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Obama Misleads on the Libya Scandal

Romney stumbles in his response.

8:10 AM, Oct 17, 2012 • By STEPHEN F. HAYES
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Hempstead, N.Y.  
The second 2012 presidential debate featured a sharper Barack Obama, a series of tough exchanges, and one memorable back-and-forth on Libya. And just as Joe Biden’s answers on Libya in the vice presidential debate drove several days of news, the discussion of Libya Tuesday night will be central to the presidential contest over the next week.

Official portrait of Barack Obama

There are several reasons for this: Obama’s answer on Libya was highly misleading; Romney stumbled in his response; the debate moderator fact-checked Romney during the debate but later acknowledged his broader point was correct; the administration hasn’t even begun to answer the questions at the center of the controversy; and the debate next Monday will focus on foreign policy.

Here’s the irony: Mitt Romney flubbed his response to the Libya question, and to average voters it probably seemed as though President Obama handled the exchange well. But the persistence of Libya as an issue, and the inability of the Obama administration to reconcile its early narrative with, well, reality—means that the issue is certain to help Romney and hurt Obama. And the fact that Romney’s answer was inartful virtually ensures the exchange will get more attention than it would have if the only mistake had been Obama’s.

The question itself focused on the first part of the growing two-part scandal – inadequate security before the attacks, not the inaccuracy of the story the administration told after them. A voter named Carey Ladka said that he and some friends were discussing Libya and they were struck by “reports that the State Department refused extra security for our embassy in Benghazi, Libya, prior to the attacks that killed four Americans.” His question: “Who was it that denied enhanced security, and why?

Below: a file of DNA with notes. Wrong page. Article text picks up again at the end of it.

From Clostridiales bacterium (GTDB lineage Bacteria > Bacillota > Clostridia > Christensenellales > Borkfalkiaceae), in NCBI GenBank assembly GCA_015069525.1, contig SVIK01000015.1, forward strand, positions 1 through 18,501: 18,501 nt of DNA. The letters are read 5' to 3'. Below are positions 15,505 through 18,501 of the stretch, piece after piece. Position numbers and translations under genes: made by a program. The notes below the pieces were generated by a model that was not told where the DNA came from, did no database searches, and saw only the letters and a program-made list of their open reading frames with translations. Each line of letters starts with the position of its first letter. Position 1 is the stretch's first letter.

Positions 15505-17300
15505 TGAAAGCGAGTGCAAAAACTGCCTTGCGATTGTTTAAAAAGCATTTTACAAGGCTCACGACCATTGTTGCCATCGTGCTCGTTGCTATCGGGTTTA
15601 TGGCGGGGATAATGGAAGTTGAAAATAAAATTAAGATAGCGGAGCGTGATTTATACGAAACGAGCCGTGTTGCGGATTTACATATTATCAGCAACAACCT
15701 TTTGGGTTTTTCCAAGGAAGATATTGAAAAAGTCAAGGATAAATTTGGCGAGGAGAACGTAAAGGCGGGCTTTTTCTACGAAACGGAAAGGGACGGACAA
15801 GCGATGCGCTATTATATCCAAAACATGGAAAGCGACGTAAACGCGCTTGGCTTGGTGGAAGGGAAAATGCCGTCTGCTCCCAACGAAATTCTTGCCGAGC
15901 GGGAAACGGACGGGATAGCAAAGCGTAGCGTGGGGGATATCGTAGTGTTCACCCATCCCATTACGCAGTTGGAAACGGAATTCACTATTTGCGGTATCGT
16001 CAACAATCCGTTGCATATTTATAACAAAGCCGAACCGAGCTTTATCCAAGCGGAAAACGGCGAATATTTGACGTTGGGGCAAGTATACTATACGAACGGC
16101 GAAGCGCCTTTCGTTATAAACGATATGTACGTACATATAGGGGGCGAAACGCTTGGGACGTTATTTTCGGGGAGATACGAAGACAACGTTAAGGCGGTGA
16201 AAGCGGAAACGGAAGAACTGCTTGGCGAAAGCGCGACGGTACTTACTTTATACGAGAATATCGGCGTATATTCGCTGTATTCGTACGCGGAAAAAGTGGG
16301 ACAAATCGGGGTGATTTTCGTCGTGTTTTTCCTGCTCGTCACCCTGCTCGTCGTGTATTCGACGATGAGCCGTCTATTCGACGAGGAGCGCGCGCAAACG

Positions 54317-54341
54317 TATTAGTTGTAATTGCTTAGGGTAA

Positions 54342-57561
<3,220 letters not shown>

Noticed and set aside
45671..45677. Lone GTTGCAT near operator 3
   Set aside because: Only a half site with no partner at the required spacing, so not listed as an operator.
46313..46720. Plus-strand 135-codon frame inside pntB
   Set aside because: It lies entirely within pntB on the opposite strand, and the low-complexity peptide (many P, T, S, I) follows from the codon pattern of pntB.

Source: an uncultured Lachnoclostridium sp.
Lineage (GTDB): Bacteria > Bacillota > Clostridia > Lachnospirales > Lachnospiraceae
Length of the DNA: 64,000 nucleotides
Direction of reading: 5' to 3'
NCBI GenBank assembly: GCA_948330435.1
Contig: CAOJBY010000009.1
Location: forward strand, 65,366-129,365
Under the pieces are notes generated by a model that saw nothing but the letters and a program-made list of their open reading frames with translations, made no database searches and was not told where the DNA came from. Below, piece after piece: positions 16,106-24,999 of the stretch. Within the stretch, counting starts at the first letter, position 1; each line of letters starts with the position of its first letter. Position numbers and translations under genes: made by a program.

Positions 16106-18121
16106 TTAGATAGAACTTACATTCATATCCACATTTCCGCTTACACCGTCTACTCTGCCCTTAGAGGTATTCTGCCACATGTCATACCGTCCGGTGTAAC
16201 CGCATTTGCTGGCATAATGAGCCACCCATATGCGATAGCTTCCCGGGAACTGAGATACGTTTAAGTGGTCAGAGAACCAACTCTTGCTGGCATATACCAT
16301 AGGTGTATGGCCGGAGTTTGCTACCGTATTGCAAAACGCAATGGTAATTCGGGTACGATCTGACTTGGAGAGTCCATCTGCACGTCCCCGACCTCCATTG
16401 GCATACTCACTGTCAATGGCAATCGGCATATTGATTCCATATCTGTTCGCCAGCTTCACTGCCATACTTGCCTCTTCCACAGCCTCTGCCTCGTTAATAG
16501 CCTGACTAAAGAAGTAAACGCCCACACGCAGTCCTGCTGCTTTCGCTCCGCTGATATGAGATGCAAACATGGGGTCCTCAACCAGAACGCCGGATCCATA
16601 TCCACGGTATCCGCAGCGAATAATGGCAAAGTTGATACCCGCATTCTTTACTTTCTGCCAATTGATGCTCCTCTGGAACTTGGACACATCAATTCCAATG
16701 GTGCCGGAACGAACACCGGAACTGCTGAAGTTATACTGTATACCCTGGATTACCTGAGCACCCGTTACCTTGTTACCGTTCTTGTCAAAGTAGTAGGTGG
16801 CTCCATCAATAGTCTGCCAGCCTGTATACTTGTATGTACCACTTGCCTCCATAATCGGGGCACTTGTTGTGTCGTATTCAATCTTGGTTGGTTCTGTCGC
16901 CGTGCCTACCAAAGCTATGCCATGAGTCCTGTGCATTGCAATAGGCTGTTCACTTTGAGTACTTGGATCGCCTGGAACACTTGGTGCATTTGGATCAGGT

Obama didn’t answer. “Well, let me, first of all, talk about our diplomats, because they serve all around the world and do an incredible job in a very dangerous situation.” After explaining that he was committed to getting to the bottom of the story, Obama accused Romney of politicizing the debate with his initial statement.

Romney pointed out some of the flaws in the administration’s narrative, he strongly suggested that the top Obama officials knew they were peddling a false story. “It was a terrorist attack. And it took a long time for that to be told to the American people. Whether there was some misleading or instead whether we just didn’t know what happened – I think you have to ask yourself: Why didn’t we know five days later when the Ambassador to the United Nations went on TV to say that this was a demonstration – how could we not have known?”

Obama took great exception to Romney’s answer and responded with indignation, expressing contempt for even the suggestion that his administration might be playing politics. He suggested, contrary to Romney’s claims, that the administration had said from the outset that the Benghazi assault was a terrorist attack. SW“The day after the attack, governor, I stood in the Rose Garden and I told the American people and the world that we are going to find out exactly what happened, that this was an act of terror, and I also said that we’re going to hunt down those who committed this crime.”

When he finished, Romney saw an opening. “I think it’s just interesting the president just said something, which is that on the day after the attack he went in the Rose Garden and said that this was an act of terror.”

Obama interrupted: “That’s what I said.”

Romney responded with disbelief. “You said in the Rose Garden the day after the attack it was an act of terror? It was not a spontaneous demonstration?”

The two men went back and forth about Obama’s words on September 12. Romney seemed unaware than Obama had said anything resembling what he was claiming and Obama was mischaracterizing what he'd actually said. Romney: “I want to make sure we got that for the record.” Obama: “Get the transcript.”

Then moderator Candy Crowley jumped in to settle the issue. “He did, sir,” she said, addressing Romney. “So let me call it an act of terror in the Rose Garden. He used the word.”

Obama was delighted. “Can you say that a little louder, Candy?” Some of the “undecided” voters in the debate hall applauded.

Crowley reiterated her point. “He did call it an act of terror.”

Romney tried to regain his footing, but he clearly didn’t trust himself. “It took them a long time to say this was a terrorist act by a terrorist group,” he said. “And to suggest – am I incorrect in that regard?”

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